Perovskite, A Turning Point For Solar Power
- Hits : 1894
- Registration Date : 2019-09-26
Scientific Common Sense
Perovskite, A Turning Point For Solar Power
Perovskite is the name given to a new mineral discovered in the Ural Mountains in 1839, after the Russian mineralogist Lev Perovsky. It is also used to refer to all substances with two types of cations and one type of anion forming a regular crystal structure in the ratio of 1:1:3. As perovskites absorb light well, they are used in solar cells, light emitting diodes (LED) and X-rays. Of these uses for perovskite, the solar cell is the most promising. It has been widely researched since several years ago as a new material that could replace the commonly used silicon for solar cells. Significant strides are being made in related research, with Korea taking the lead.
New Face of Next Generation Solar Cell Materials
Since the commercialization of the 1st generation silicon solar cells, scientists have been working to develop ever more advanced solar cell technologies. Conventional solar cell technologies involve complex manufacturing processes and high cost, making large scale installation a challenge. Since then, 2nd generation dye-sensitized solar cells have been developed, and scientists are now working on 3rd generation technologies. The main 3rd generation solar cell technologies are quantum dot solar cells, organic solar cells and perovskite solar cells. Initially, perovskite did not generate as much interest as the other two, but with more research being conducted, its advantages for photovoltaic applications are being discovered.
It was professor Miyasaka’s team who in 2009 first found promise in perovskite as a solar cell. As the first perovskite solar cell used liquid perovskite crystals and had a photovoltaic efficiency of just 3%, the material did not generate much interest. However, things changed when professor Park Nam-gyu’s team at Sungkyunkwan University achieved a photovoltaic efficiency of 9.7% with the use of solid-state perovskite in 2012.
This paved the way to renewed interest in perovskite solar cell research. In 2013, professor Michael Gratzel’s team at Swiss Federal Institute of Technology Lausanne raised the photovoltaic efficiency to 15%. In January 2019, the Chinese Academy of Sciences achieved the highest photovoltaic efficiency in the world at the time of 23.7%. However, currently the lead is held by Korea, with new technologies that not only enable the world’s highest photovoltaic efficiency, but also greatly enhance the stability of the solar cell.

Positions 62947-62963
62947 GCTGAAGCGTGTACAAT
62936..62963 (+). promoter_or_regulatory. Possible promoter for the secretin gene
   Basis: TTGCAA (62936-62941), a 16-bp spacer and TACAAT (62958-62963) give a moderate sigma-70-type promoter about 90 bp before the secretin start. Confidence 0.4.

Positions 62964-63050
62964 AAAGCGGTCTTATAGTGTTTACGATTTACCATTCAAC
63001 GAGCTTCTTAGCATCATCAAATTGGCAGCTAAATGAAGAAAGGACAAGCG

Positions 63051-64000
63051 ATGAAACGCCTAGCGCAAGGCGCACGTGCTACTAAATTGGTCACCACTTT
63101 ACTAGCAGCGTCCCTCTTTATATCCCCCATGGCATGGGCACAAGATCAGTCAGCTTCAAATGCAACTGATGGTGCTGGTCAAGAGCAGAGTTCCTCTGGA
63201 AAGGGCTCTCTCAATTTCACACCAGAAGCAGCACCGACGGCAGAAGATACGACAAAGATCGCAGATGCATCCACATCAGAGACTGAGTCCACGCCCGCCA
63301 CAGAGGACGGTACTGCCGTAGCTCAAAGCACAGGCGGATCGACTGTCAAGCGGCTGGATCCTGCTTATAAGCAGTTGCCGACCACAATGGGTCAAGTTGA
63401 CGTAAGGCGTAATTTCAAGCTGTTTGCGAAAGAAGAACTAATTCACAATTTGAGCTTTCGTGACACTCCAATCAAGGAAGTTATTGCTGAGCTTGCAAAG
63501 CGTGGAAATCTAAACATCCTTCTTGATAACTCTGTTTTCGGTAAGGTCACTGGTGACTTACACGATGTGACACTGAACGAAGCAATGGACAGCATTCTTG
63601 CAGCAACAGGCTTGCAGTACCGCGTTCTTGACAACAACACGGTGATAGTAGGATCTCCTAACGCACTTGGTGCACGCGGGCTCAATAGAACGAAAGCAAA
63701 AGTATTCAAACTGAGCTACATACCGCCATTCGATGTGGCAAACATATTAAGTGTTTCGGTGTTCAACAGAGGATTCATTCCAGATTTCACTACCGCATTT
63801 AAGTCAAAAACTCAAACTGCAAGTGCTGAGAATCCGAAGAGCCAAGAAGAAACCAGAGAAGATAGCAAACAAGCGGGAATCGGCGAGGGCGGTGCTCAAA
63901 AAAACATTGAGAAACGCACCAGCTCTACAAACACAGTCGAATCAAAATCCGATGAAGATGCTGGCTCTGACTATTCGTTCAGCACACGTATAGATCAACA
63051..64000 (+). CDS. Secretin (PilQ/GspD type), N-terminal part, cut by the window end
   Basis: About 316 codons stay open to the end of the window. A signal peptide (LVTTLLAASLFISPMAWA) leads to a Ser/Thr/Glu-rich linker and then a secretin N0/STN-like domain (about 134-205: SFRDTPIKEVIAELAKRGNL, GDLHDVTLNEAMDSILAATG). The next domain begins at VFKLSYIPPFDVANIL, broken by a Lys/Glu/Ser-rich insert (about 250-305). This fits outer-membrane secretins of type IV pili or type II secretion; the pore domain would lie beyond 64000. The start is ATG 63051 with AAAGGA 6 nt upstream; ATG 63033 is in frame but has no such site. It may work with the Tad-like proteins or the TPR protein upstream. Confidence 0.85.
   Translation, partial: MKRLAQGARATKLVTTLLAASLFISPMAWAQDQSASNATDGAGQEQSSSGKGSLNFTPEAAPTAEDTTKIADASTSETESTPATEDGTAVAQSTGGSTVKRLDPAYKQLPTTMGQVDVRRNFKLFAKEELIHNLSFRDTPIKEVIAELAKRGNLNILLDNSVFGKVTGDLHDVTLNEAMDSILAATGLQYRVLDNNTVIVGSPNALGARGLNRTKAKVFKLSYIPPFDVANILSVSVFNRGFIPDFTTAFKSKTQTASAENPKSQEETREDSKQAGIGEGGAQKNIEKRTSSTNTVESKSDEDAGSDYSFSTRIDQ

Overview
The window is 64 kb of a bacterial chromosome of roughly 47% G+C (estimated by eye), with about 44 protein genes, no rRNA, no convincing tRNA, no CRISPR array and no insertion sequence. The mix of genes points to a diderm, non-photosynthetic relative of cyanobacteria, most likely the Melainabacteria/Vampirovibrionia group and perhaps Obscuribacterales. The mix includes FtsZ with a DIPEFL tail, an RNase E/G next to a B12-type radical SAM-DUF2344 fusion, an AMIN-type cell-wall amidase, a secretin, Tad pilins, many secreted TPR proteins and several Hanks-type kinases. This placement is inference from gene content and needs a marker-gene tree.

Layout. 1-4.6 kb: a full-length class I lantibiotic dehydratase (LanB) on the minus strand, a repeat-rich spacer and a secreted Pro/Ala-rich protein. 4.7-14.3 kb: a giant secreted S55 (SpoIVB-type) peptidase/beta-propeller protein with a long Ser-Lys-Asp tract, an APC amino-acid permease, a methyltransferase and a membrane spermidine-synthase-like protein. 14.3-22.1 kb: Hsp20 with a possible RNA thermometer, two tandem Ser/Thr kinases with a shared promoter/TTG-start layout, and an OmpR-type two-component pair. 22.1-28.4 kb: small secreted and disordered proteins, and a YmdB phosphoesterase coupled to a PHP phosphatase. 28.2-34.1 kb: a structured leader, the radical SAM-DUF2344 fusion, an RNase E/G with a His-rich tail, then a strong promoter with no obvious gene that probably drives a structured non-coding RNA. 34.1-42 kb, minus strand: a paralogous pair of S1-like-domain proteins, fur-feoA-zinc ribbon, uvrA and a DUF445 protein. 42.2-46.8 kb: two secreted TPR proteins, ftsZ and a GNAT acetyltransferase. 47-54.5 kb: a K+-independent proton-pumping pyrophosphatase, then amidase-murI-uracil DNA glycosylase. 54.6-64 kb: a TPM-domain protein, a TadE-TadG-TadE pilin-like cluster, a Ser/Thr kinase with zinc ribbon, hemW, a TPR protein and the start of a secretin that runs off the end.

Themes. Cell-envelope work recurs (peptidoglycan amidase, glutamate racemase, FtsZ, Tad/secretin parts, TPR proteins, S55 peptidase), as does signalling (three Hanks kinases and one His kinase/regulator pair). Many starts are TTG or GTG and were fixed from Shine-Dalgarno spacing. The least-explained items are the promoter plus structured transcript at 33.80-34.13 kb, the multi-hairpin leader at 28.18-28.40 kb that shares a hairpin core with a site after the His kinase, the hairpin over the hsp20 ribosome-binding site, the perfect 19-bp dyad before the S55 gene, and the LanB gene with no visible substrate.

Achieving Energy Efficiency and Stability with Korean Technology
In August this year, a joint research team between the Korea Research Institute of Chemical Technology (KRICT) and MIT successfully raised the photovoltaic efficiency of perovskite solar cells to 25.2%. This was just four months after claiming the world’s highest photovoltaic efficiency in April with 24.2%. The photovoltaic efficiency of the silicon solar cell is 26%. This means that it won’t be long before the photovoltaic efficiency of perovskite solar cells overtakes that of silicon.
An important breakthrough was also made at the Korea Institute of Science and Technology. This was through a joint study conducted by Dr. Kim Tae-uk’s team at the Functional Composite Materials Research Center and professor Lee San-hyeon’s team at Chonnam National University, which discovered a new way to synthesize perovskite without the use of toxic lead. The use of lead in the synthesis of perovskite was its fatal flaw, and had been unavoidable in order to maximize the performance of the nano structure. However, this problem had to be resolved to pave the way for the commercial use of perovskite. The KIST-CNU team used the rare earth element ytterbium instead of lead to achieve high quality, high uniformity and low toxicity in the perovskite material.
There are still many challenges to solve before perovskite can be brought to commercial use. The goals of efficiency and safety are greater than that of cost, and require more great purpose and passion for research. However, the future looks bright. With continued investment and research, we could open the door to a better future. As we think about the past, present and future of perovskite, let’s hope that Korean perovskite solar cell technology will hold an important place in the future of renewable energy, to change our lives and the world for the better.